[OpenAFS] afs directory
Sun, 10 Jul 2005 23:15:48 -0500
Rodney M Dyer wrote:
> At 05:25 PM 7/10/2005, you wrote:
>> To quote Guns and Roses, "I believe what we have here is a failure to
>> communicate". Okay,
> Ok first, that isn't a Guns and Roses quote, that line is from one of
> the sweatiest movies ever made "Cool Hand Luke". Rock on.
>> 1. I don't do windows
> Good enough. No problem.
>> 2. I do have AFS clients and servers working both from RPM's and
> Great, you're ahead of the game then.
>> 3. I do have kerberos authentication enabled, set-up and working by
>> my lonesome self.
> Alright, even better.
>> 4. Other rants about being a self-made man that you don't have time
> We all have our axe's to grind. :)
>> 5. I have no issues with AFS itself, things are just fine.
> Working client... check!
>> 6. Rather than spend hours searching AFS archives WITHIN AFS, is
>> there a more timely
>> sequence of events I can perform to find files within the GREATER
>> AFS filespace, i.e.
>> AFS DIRECTORY/YELLOW PAGES/GOOGLE for AFS???
> No, there isn't. What you are asking for is more like Apple or
> Microsoft's new search engines, Spotlight, and WinFS respectively,
> that keep databases of what is on your local hard disk so you can
> perform a quick search. There is no way to search AFS cells like
> searching a local hard drive, other than to do a bute force search for
> every file and directory.
>> 7. If I have to ftp or google to find a file on some .edu server
>> what the heck do I need AFS for???
> AFS is a network file system. You use it to store files on the
> network, as opposed to your local disk. Once stored there, you can
> retrieve the file later by remounting the same AFS cell and traversing
> its subdirectories to the point where the file is at. You need to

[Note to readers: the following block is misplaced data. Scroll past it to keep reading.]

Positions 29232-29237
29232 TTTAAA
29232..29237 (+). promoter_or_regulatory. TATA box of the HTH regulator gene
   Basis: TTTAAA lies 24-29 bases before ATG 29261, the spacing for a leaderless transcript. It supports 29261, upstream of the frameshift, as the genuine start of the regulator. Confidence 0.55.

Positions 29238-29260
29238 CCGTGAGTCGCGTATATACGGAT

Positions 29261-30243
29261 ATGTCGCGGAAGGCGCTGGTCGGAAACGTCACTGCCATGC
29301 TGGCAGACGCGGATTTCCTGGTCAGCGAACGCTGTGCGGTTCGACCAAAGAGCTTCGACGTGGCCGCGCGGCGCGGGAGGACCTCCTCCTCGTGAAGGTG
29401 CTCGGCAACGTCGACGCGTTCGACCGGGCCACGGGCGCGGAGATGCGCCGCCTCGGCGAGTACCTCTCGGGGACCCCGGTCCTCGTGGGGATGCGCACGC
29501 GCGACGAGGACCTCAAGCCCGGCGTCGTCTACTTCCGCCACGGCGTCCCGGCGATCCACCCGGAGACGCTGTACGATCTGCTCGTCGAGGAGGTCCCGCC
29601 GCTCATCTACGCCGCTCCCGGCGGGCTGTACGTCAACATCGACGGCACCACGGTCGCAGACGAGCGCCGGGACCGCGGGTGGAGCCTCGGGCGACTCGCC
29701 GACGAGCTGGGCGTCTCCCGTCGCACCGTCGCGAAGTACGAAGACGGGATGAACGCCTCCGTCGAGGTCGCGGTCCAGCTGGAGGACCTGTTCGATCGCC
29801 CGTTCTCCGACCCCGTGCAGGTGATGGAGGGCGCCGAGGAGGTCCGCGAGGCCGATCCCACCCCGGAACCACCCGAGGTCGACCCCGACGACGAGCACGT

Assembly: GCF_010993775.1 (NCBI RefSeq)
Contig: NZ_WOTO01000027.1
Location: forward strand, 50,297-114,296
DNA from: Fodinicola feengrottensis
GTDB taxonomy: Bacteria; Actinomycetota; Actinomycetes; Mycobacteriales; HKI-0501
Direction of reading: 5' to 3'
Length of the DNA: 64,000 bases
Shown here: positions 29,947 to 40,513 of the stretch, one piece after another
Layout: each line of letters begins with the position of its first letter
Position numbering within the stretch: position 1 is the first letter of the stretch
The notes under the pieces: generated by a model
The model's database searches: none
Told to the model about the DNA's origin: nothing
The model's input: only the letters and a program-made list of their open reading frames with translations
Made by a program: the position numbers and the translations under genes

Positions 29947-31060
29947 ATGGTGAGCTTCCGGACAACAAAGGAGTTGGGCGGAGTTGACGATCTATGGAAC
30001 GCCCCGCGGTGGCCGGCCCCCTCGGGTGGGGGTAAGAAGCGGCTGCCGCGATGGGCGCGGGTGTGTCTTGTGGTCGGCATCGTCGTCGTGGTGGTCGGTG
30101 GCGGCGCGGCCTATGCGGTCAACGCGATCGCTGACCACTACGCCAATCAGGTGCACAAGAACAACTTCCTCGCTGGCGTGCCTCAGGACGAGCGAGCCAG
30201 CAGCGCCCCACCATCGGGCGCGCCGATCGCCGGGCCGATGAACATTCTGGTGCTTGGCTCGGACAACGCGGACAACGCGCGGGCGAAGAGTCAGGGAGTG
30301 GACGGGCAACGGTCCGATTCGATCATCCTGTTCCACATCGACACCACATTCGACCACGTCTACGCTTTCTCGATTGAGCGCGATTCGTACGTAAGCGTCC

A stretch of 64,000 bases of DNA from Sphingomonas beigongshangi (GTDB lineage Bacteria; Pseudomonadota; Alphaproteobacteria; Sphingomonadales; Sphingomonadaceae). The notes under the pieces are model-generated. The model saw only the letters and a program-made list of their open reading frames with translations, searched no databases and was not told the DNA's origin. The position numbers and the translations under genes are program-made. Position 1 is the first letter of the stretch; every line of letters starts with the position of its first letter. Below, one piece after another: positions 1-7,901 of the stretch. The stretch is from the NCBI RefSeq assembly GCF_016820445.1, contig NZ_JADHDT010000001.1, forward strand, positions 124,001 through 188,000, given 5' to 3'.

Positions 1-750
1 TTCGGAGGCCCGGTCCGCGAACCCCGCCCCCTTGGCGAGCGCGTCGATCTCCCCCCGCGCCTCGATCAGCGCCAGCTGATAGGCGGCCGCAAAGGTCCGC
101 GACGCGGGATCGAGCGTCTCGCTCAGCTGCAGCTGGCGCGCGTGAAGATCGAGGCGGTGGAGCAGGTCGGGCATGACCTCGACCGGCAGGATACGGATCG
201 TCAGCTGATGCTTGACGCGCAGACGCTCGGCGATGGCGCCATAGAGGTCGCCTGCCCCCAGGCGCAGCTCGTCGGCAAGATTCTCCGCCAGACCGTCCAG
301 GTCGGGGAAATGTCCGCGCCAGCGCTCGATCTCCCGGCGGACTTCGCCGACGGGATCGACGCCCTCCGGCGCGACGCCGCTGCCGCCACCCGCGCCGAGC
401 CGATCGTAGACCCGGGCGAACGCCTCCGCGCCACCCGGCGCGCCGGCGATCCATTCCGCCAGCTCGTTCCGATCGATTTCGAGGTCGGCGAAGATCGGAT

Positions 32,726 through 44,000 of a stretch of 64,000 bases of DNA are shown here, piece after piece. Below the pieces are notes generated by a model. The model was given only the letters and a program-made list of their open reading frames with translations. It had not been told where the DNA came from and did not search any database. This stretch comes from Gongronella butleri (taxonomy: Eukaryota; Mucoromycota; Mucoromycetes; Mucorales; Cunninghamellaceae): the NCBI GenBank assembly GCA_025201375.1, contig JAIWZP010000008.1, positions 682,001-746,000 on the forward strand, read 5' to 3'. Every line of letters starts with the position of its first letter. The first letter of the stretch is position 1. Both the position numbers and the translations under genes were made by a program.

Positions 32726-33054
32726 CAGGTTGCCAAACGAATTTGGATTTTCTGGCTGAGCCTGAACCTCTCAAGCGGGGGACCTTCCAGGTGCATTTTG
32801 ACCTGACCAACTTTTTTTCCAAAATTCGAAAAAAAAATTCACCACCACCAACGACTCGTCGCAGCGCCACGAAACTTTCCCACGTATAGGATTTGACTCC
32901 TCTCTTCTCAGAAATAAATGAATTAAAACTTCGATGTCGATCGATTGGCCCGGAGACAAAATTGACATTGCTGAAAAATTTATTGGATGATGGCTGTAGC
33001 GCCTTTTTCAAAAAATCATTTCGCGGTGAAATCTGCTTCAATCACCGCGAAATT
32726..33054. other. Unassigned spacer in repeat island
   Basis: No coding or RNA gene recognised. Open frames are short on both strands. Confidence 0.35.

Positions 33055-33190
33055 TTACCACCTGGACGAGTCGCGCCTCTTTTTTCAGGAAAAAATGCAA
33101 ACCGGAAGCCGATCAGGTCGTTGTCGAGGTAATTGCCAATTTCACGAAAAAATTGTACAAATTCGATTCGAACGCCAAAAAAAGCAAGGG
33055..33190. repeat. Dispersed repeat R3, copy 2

> remember that path, just like you remember how to type in a web
> address. What makes AFS different than the web is that AFS can be
> used directly by your OS applications when they need to open a file by
> using any of the traditional "file open" OS API calls. You don't have
> to go "though" a web server to get to a file. You can use "VI" to
> edit a file right out of AFS. You can't do that with the web. There
> are probably several thousands of terrabytes of on-line data stored in
> People who run AFS cells do so because they need an enterprise wide
> common location for infrastructure data. AFS isn't an "archive" as
> much as it is an active on-line "data repository". The word "archive"
> to me seems to imply "backup". AFS "can" be used to backup user data,
> but that isn't its primary purpose. Understanding the difference
> between what AFS is meant for and what the Web is meant for is
> critical. They are not the same beast and definitely serve different
> functions. Also remember that the web typically serves "public" data
> verses AFS which is used to access an organizations internal private
> data as well as public.
> Some people run web servers "on top" of AFS. That means when you
> fetch a web page with your web browser, the file is actually being
> pulled out of AFS by the web server and sent to you. Our site does that.
> I believe what you are looking for might be more akin to the old
> "archie" UNIX utility for searching for files on a host. Don't be so
> quick to dismiss the need for AFS. You are asking to do something
> that AFS doesn't have a functional design for. Apples are not oranges.
Thank you all for setting me straight. I like both apples and oranges
so I guess I'll have to roll my own! Gopher ruled in my neck of the
woods at one
time long ago. It was a nice Sunday, you guys really need to get out